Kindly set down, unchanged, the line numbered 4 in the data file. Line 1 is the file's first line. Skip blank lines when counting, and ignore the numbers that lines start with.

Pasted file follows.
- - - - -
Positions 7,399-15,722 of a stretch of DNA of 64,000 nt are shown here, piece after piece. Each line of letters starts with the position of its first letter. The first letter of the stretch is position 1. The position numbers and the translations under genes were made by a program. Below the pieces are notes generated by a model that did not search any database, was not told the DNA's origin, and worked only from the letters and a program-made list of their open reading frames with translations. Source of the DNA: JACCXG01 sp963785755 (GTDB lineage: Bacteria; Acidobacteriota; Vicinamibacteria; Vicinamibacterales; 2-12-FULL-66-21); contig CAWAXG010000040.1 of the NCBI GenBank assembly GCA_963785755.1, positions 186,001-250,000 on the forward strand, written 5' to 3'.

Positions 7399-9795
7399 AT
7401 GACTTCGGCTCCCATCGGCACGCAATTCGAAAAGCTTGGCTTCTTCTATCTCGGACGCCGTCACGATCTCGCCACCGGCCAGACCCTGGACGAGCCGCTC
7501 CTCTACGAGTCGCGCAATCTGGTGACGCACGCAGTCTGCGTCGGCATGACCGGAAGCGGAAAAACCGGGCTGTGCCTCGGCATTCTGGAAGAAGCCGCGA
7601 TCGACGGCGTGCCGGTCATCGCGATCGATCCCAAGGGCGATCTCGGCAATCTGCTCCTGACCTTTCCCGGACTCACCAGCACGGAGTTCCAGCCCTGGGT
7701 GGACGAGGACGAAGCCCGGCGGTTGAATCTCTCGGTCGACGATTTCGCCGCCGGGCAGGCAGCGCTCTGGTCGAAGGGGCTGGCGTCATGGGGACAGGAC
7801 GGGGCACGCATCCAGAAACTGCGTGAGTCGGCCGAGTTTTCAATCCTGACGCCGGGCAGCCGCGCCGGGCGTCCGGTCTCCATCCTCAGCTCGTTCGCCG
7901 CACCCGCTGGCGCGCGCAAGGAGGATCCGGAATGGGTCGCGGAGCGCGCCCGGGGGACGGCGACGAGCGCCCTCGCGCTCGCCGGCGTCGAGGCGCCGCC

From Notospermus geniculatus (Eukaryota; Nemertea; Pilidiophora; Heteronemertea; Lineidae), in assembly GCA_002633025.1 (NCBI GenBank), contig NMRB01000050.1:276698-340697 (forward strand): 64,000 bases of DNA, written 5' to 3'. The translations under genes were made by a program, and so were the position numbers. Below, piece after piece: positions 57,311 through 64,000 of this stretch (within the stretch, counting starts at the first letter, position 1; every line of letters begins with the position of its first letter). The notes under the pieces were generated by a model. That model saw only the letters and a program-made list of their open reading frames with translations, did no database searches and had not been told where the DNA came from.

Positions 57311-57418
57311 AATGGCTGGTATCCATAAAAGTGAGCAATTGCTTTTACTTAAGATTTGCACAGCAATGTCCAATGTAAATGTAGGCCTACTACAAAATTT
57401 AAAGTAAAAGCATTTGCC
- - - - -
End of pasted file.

7401 GACTTCGGCTCCCATCGGCACGCAATTCGAAAAGCTTGGCTTCTTCTATCTCGGACGCCGTCACGATCTCGCCACCGGCCAGACCCTGGACGAGCCGCTC